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Berlin: So Much For Bad Blood Between Harvey And Megan Ellison; TWC Acquires Wong Kar Wai’s ‘The Grandmaster’

Mike Fleming

BREAKING: I’ve read about the supposed bad blood between Harvey Weinstein and Annapurna Pictures principal Megan Ellison over the subpar box office grosses of The Master. But any idea they’re not doing business together seems to be a bit crunched by a new deal they’ve just made. The Weinstein Company has acquired all rights in the U.S. and English-speaking Canadian territories from Annapurna on Wong Kar Wai’s The Grandmaster, which premieres tonight as the opening film at the Berlin Film Festival. TWC also landed rights to Australia, New Zealand, and the UK from Wild Bunch.

The Grandmaster, written by Wong, Zou Jingzhi, and Xu Haofeng, was executive produced by Ellison (she has money in the movie), and produced by Jacky Pang and Wong. The film opened to critical praise last month in China and has just reached over $50 million at the box office there, making it the director’s highest-grossing film in his career.

I’m sure there is uneasiness between Ellison and Weinstein. In an interview I did with him at Sundance, Weinstein acknowledged their mutual disappointment over The Master and how it didn’t break out, with Ellison not coming near recouping the $35 million or so that she spent to make the film. In hindsight, Weinstein felt he could have helped by selling the more relate-able theme of the homebound warrior who’s lost and looking for something to believe in, rather than the origins of Scientology theme that stuck with the film and didn’t get a strong response.

It is an epic martial arts drama set against the tumultuous backdrop of 1930s China and inspired by the life and times of the legendary IP Man (Tony Leung), mentor to Bruce Lee. The story focuses on two kung fu masters, IP Man, and Gong Er, and as their worlds collide on the night of the Japanese invasion in 1936. The plot encompasses themes of war, family, revenge, desire, love, and memory. The all-star cast headed by Tony Leung Chiu Wa also includes Ziyi Zhang, Chang Chen, Xiao Shengyang and Song Hye Kyo as well as hundreds of Asia’s top martial artists. Read More »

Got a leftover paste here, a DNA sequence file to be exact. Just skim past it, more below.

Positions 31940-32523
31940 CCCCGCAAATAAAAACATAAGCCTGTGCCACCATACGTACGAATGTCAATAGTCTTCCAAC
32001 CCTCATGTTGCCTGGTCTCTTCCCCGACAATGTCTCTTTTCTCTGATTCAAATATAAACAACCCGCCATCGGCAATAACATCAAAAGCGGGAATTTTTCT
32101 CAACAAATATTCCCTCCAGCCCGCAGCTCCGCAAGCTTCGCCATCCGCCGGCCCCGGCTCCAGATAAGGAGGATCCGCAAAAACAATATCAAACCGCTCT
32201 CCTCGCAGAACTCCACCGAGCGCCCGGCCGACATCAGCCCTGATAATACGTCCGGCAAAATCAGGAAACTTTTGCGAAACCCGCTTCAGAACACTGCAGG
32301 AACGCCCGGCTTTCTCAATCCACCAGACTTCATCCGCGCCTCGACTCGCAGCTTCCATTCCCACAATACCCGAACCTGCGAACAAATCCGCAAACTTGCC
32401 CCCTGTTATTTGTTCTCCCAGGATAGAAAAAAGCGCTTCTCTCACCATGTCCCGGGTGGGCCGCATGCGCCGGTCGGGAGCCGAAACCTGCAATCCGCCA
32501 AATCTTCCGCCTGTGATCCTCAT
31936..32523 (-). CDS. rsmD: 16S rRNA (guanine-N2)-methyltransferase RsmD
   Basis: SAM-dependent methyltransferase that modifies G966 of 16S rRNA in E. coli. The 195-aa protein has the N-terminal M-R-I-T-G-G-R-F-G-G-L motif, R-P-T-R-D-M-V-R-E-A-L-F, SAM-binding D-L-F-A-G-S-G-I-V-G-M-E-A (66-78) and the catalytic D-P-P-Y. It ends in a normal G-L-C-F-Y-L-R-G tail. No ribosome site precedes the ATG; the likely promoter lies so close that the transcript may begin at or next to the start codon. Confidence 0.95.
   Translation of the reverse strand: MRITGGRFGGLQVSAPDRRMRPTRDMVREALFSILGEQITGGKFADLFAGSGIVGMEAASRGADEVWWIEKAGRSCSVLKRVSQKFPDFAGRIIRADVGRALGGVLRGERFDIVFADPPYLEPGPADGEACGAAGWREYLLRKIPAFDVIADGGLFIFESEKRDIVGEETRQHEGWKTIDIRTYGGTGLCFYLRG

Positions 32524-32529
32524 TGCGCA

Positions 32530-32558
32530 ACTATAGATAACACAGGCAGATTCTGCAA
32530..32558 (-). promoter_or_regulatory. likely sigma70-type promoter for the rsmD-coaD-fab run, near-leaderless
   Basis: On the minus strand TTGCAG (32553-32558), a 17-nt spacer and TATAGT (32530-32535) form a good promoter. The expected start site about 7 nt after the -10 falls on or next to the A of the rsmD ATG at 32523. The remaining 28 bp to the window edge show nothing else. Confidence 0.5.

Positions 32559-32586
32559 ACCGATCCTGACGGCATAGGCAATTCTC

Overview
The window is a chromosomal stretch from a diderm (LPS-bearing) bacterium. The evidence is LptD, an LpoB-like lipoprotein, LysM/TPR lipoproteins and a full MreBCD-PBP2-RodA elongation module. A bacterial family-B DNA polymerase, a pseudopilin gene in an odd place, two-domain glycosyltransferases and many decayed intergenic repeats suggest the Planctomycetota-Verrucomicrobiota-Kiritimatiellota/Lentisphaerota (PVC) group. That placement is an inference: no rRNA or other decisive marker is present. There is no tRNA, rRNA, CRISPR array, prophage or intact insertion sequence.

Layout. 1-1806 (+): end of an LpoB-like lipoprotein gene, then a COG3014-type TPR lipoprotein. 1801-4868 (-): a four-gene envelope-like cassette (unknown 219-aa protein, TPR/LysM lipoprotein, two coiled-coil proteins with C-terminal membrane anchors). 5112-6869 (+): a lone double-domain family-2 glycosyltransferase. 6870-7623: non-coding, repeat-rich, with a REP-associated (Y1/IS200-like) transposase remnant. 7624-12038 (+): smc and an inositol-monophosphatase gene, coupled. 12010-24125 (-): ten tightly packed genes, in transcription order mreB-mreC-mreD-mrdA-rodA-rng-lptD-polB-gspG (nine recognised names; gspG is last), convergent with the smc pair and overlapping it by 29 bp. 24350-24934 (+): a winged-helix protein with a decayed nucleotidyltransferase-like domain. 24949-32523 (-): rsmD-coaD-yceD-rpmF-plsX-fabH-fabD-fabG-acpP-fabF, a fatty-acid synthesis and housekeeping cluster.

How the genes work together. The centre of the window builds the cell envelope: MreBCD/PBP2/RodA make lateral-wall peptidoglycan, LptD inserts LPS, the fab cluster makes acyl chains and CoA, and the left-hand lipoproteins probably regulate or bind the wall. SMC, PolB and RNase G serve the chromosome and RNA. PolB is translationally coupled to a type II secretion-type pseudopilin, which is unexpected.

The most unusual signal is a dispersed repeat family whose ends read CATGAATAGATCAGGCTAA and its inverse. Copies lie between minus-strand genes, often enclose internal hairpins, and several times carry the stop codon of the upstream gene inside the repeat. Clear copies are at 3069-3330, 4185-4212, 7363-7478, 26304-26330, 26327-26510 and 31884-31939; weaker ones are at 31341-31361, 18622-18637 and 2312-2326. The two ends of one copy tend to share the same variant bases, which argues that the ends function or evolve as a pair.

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Cannes Planning Surprise Screening Of Non-Fest Films; What’s On The List?

EXCLUSIVE: In a move that would amount to the Cannes Film Festival‘s very own clip reel of unfinished upcoming movies, Deadline has heard that a screening of footage from select films will take place in an official venue on Thursday. Details are scarce, but pics that could be in the surprise pack include Juan Antonio Bayona’s The Impossible, the tsunami movie starring Ewan McGregor and Naomi Watts, and Wong Kar Wai’s martial arts bio The Grandmasters. Quentin Tarantino’s Django Unchained and Paul Thomas Anderson’s The Master might also be included, although the Weinsteins showed footage from those films last night. Other films are expected to be in the mix for what we hear will be an hourlong showing that will be open to all accredited fest attendees. This is a new move for the festival and could drum up some extra heat. The screening, Deadline understands, will take place at the Salle du Soixantième — the same venue where the roof was damaged by heavy winds the other day. Only this time, the festival will look to blow the roof off on purpose.

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Wong Kar-Wai’s ‘The Grandmasters’ Will Not Be Ready For Cannes…Or Venice…

Wong Kar-Wai The GrandmastersEvery year around this time, speculation as to what films will make the cut for the Cannes Film Festival reaches a fever pitch. Titles roundly tipped as near shoo-ins this year include Walter Salles’ On The Road, David Cronenberg’s Cosmopolis, Derek Cianfrance’s The Place Beyond The Pines, Cristian Mungiu’s Beyond The Hills and Michael Haneke’s Amour. Also oft-cited are Ken Loach’s Angel’s Share and possibly Paul Thomas Anderson’s The Master, Andrew Dominik’s Killing Them Softly (which would set Brad Pitt up for his umpteenth consecutive red carpet stroll) and possibly even the latest Terrence Malick. However, I can confirm that Wong Kar-Wai’s The Grandmasters will not be ready in time despite longtime hunches to the contrary. Vincent Maraval of Wild Bunch, which is handling the film internationally, tells me not only will it not be ready for Cannes, it won’t be ready for Venice or Toronto either as Wong will still be shooting even during Cannes. Notoriously long in his process, Wong had the festival on tenterhooks a few years back when his 2046 was due to screen in competition, only the film hadn’t arrived by the morning of the screening. It all worked out in the end, but this year it’s a dead cert he’ll keep folks waiting a lot longer. Also not likely to turn up, despite speculation, is James Gray’s latest with Marion Cotillard, Joaquin Phoenix and Jeremy Renner, since it just … Read More »

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